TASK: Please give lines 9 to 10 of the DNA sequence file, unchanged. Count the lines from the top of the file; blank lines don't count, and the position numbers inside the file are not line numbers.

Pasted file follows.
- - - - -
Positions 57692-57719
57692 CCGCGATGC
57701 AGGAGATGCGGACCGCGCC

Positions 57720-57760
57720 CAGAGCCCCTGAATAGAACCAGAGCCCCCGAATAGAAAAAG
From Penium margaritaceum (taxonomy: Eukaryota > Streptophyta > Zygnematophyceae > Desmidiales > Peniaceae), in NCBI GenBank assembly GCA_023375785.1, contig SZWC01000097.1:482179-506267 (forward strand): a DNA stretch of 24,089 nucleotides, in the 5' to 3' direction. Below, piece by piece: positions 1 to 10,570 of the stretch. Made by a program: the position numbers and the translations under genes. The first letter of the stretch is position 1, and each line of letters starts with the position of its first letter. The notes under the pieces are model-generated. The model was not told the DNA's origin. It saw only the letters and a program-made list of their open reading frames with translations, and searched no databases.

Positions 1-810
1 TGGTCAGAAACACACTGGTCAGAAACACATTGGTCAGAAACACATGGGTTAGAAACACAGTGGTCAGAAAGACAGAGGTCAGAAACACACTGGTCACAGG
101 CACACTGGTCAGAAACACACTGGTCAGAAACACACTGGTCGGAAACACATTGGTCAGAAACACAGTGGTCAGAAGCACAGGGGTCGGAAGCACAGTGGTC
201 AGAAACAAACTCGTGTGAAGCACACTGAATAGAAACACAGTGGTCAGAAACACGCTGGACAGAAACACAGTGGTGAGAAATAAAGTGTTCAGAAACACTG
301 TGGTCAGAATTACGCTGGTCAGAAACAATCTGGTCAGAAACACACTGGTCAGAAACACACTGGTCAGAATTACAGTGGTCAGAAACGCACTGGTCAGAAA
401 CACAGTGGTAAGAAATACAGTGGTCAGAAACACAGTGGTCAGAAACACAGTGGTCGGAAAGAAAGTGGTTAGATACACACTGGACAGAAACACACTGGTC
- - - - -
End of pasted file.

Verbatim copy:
101 CACACTGGTCAGAAACACACTGGTCAGAAACACACTGGTCGGAAACACATTGGTCAGAAACACAGTGGTCAGAAGCACAGGGGTCGGAAGCACAGTGGTC
201 AGAAACAAACTCGTGTGAAGCACACTGAATAGAAACACAGTGGTCAGAAACACGCTGGACAGAAACACAGTGGTGAGAAATAAAGTGTTCAGAAACACTG